Monday, September 05, 2011

Narragansett Fire Dept. # 3

It's just like my friend Jerry always says, "you never know where you're going to find an old truck". Thus it was last week when I was down in Rhode Island moving our son. We were on our way down to Narragansett  via route 1 when I spotted one of the subjects of this post. We did not have time to stop that day, so I made it a point to go back the following day.

Fortunately I met up with a young lieutenant that showed me around the station and introduced me to one of the trucks that I saw, a 1927 Maxium that was used by the station up to the early 60's ----

"Ashes flew from Jerusalem’s traditional Independence Day bonfire, set ablaze on the eve of the celebration in 1959 by a group of mischievous youngsters in the middle of the night, reads the historical account of the history of the relationship between the Union Fire District and the isolated Narragansett neighborhood.
Wind carried burning embers through the sleepy community and across unsuspecting doorsteps. Cinders fell and smoldered on the rooftops and porches of homes. For more than 30 minutes homeowners waited for firefighters fromNarragansett’s Station No. 1 on Rodman Street to make their way around the Point Judith pond, through Wakefield and down Succotash Road to help them save their beachside cottages and squelch the flames of the untimely bonfire.
Although tragedy was avoided that night, Captain Emeritus Hilly Munson, a Union Fire District volunteer for the town of South Kingstown for since 1961, was a young man living in Jerusalem at the time. He said the bonfire scare brought to light the vulnerability of the neighborhood’s homes.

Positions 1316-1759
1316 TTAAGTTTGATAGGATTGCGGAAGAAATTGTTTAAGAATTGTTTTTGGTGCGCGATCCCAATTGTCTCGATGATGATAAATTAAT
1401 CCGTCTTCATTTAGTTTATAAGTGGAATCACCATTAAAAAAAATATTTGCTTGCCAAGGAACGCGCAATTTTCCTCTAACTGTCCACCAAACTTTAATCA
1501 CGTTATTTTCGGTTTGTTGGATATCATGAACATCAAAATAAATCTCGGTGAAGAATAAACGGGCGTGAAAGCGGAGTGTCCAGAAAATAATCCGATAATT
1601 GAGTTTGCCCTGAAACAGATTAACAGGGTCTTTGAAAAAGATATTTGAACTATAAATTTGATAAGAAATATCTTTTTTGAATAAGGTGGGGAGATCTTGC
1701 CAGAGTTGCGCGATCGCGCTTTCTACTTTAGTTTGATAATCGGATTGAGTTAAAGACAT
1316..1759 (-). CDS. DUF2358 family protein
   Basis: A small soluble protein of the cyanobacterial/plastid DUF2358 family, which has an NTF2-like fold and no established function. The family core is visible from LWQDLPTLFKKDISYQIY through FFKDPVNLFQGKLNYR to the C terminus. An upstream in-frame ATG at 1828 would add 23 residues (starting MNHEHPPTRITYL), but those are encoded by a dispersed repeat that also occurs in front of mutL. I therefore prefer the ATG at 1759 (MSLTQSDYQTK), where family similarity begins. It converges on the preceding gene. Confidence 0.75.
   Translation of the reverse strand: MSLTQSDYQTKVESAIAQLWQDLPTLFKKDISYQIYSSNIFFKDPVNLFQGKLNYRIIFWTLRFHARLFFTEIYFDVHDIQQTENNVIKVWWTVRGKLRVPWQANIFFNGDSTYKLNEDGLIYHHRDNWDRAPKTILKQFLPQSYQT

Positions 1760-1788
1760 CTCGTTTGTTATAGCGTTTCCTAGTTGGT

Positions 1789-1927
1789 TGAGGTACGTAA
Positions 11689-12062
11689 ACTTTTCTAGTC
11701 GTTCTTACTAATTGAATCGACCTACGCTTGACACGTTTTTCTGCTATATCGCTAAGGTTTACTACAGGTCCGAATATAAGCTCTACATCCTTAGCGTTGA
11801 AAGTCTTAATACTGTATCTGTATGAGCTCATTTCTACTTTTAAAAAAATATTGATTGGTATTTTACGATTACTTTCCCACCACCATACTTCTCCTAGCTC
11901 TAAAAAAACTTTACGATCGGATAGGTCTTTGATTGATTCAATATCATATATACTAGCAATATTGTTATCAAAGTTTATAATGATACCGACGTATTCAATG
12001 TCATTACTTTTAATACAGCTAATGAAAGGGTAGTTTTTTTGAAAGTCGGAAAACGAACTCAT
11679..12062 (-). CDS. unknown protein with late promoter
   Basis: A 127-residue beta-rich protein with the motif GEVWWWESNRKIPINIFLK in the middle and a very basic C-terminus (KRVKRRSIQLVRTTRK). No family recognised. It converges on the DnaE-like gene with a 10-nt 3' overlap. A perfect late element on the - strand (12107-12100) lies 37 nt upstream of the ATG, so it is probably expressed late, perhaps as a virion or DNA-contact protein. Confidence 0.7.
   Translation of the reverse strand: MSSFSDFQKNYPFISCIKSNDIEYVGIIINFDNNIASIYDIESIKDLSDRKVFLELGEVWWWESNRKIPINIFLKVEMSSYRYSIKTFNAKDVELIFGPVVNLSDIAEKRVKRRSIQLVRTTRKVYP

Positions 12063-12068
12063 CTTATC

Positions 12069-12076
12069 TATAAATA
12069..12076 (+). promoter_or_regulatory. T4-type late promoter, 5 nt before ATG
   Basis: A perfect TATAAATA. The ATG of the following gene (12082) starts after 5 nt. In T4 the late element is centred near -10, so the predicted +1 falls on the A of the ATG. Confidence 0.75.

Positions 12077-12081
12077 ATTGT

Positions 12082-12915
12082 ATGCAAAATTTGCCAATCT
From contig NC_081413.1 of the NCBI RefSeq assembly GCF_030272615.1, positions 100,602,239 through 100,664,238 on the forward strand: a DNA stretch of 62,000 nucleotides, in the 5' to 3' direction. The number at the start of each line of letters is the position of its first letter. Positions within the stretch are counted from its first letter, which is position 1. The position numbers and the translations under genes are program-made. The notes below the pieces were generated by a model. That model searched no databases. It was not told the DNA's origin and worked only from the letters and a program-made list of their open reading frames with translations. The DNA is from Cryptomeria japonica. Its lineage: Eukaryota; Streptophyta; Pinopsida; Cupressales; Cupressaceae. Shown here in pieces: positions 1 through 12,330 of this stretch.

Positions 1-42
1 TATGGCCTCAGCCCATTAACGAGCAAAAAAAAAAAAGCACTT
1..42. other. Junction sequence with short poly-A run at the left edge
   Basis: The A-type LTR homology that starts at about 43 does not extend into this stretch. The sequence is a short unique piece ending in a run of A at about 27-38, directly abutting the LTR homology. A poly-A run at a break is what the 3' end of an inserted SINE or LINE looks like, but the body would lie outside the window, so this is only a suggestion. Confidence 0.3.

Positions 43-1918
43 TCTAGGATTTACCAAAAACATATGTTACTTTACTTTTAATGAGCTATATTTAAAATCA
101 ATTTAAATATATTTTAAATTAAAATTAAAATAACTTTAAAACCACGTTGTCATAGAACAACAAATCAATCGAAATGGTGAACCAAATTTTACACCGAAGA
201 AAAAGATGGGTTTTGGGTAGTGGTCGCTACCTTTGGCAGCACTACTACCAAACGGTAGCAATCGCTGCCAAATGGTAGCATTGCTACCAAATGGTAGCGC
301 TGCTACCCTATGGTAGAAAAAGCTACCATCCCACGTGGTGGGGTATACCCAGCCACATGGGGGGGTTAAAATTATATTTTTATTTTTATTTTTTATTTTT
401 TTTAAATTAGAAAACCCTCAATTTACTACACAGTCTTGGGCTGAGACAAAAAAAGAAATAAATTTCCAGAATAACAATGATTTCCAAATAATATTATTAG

“They had a station there [in Jerusalem] at the time with an old 1927 Maxim Pumper, only when the call came in that night they couldn’t get the truck up over the hill,”  Munson said, referencing the steep stretch of road known today as Beach Row that the truck tried to climb. “After it took Point Judith more than 30 minutes to respond, people were wondering why the Snug Harbor Station, just a mile and a half down the road, didn’t come."

Once I got over drooling on this magnificent piece of fire apparatus history, I spotted somethig sitting over in the corner of the fire station I hadn't seen the day before. WOW!!! Here sat another great piece, a survivor of the previous hurricane albeit with a broken head gasket --- an early Federal pulling a 1907 horse drawn pumper. My best guess is this is a 1911 Federal.

The Pumper

Picture found on the internet of complete unit

I would say that this was a profitable visit, getting to see these two marvelous pieces of fire fighting history. I hope the guys at station #3 approve. My sincere thanks for allowing me the time to add these trucks to my collection, and for keeping them in truly beautiful condition!!

Narragansett Station # 3 as it appears today ---

Note: These may be the only pictures of this particular Maxim on line. The pictures of the Federal are also the only other ones with the exception of the "whole unit" picture used above.

A little something extra found on You Tube ----